Features/Interviews

Mondays with Morgan: Darcy James Argue (new album ‘Dynamic Maximum Tension’)

Mondays With Morgan is a column in LondonJazz News written by Morgan Enos, a music journalist based in Hackensack, New Jersey. Therein, he dives deep into the jazz that moves him – his main focus being the scene in nearby New York City.

This week, Enos spoke with composer, arranger and big band leader Darcy James Argue about his new album with his long-running ensemble Secret Society, Dynamic Maximum Tension — their Nonesuch Records debut.

Links (*) to purchase the album and Argue’s website can be found at the bottom of this article.

Darcy James Argue at the Montreal Biosphere. Photo credit: Lindsay Beyerstein

For Darcy James Argue, picking a favorite solo is like picking a favorite child.

As Argue surveys his new album, Dynamic Maximum Tension, he’s awestruck by baritone saxophonist Carl Maraghi on “Dymaxion” and his Bob Brookmeyer tribute “Wingèd Beasts.” Ditto trumpeter Ingrid Jensen on “Mae West: Advice” and “Your Enemies Are Asleep.”


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The list goes on: alto saxophonist Rob Wilkerson on “Codebreaker,” soprano saxophonist Dave Pietro on “Ebonite,” Nadje Noordhuis — playing her late. highly regarded teacher Laurie Frink’s trumpet — on “All In.” Regarding each of these showings, Argue is outwardly thrilled.

“Someone once told me Secret Society isn’t really a blowing band,” Argue tells LondonJazz News via Zoom, with a side eye and a chuckle. “Well, listen to this record, then, if you don’t think so!”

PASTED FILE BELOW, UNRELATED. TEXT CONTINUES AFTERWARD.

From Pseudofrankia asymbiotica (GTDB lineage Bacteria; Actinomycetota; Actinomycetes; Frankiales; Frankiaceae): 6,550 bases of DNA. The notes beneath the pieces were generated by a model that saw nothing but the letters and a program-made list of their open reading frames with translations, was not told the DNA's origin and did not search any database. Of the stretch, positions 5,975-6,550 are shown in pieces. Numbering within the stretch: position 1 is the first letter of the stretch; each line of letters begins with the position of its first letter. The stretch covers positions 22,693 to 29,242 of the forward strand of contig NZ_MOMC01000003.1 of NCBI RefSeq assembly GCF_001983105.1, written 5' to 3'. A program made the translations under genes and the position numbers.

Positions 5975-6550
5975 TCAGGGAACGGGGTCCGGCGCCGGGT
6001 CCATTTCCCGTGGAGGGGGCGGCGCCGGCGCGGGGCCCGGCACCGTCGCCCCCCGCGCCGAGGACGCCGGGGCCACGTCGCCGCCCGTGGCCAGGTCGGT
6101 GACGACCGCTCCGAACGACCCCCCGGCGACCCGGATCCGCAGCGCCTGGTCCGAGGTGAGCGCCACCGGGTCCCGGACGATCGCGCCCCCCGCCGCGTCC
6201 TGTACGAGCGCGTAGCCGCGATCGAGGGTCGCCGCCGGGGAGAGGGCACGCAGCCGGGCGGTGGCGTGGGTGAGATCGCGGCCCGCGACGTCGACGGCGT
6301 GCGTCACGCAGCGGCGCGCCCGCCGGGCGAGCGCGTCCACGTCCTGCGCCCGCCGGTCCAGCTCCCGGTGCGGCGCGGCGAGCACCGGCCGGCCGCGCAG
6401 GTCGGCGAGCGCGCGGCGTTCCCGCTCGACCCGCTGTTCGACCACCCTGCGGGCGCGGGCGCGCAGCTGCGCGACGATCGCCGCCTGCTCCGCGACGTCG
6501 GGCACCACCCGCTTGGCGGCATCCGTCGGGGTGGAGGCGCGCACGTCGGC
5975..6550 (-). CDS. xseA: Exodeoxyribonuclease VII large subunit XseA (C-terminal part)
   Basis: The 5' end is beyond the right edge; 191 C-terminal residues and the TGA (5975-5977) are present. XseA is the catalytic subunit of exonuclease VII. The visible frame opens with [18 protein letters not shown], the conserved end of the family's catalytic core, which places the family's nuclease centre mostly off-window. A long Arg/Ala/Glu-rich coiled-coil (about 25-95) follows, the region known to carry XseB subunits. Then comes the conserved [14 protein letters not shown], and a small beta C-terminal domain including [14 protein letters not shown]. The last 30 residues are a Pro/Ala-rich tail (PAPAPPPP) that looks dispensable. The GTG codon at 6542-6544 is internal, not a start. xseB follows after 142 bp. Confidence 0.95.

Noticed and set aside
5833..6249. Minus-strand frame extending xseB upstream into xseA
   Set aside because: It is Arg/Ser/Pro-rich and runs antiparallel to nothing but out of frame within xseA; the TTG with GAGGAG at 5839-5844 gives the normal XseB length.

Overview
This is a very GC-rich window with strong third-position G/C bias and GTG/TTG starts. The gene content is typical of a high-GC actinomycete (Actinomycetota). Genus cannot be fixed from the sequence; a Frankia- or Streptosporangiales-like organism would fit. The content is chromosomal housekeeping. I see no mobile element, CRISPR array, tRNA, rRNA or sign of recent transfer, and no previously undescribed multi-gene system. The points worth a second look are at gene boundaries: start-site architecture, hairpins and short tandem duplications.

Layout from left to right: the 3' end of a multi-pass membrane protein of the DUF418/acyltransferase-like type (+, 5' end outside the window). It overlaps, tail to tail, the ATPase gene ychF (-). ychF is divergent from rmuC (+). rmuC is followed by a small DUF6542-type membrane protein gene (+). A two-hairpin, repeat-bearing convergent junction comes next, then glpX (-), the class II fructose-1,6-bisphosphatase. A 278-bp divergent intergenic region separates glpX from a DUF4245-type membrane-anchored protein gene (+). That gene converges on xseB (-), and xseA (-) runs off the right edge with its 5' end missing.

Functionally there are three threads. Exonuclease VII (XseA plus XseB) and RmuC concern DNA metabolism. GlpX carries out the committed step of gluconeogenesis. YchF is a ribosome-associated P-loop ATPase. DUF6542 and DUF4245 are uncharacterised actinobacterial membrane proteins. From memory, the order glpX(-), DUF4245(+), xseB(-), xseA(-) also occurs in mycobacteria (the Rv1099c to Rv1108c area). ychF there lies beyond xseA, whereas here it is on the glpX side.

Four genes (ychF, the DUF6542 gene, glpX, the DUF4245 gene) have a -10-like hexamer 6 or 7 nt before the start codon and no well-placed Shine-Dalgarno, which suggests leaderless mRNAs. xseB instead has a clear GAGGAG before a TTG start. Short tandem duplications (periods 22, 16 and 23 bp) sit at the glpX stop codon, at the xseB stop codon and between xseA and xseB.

“Blowing” applies beyond the improvisatory term. On Dynamic Maximum Tension, Argue’s ideas gust forth with uttermost velocity — equal to the cultural information he inhaled.

Dynamic Maximum Tension contains a tremendous amount of 20th century lore; Argue has called the tunes “portraits” of world-benders of yore. Chief among them are R. Buckminster Fuller (whose “Dymaxion” concept named the album), Mae West, and Alan Turing.

He also wrote immersive homages to the Band’s Levon Helm (“Last Waltz for Levon”) — and, across nearly 35 minutes, Duke Ellington (“Tensile Curves,” an answer to “Diminuendo and Crescendo in Blue”). “Single-Cell Jitterbug” is a nod to Fuller and Cab Calloway, based on the historically plausible notion of the former jitterbugging to the latter at the Savoy Ballroom.

Dynamic Maximum Tension is Secret Society’s first album in seven years. The process of orchestrating an ambitious song cycle by vocalist Cécile McLorin Salvant — who appears on “Mae West: Advice” — was one reason for the interregnum; the pandemic was another.

But Dynamic Maximum Tension was worth the wait. Despite its heady volume of historical information, it’s kinetic, gripping and modern — with a bounty of harmonic richness to boot.

Read on for an interview with Argue about the moving parts of Dynamic Maximum Tension — as well as photos from Secret Society’s recent album launch at the Jazz Gallery in Manhattan.

Darcy James Argue directing Secret Society at the Jazz Gallery. Photo credit: Lindsay Beyerstein.

This interview has been edited for clarity.

LJN: This is the first Secret Society album in seven years. How would you characterize that span, from personal and artistic standpoints?

DJA: Well, as you might imagine, it wasn’t supposed to be seven years. Originally, we were going to record this during the summer of 2020 — and we all know what happened that spring.

Following Real Enemies, my next big project was with Cécile McLorin Salvant, orchestrating her Ogresse song cycle, which premiered in 2018. That was a very big project that took up quite a lot of my time, working with Cécile on those arrangements and really dialing those in. That was my focus for after Real Enemies was out there in the world.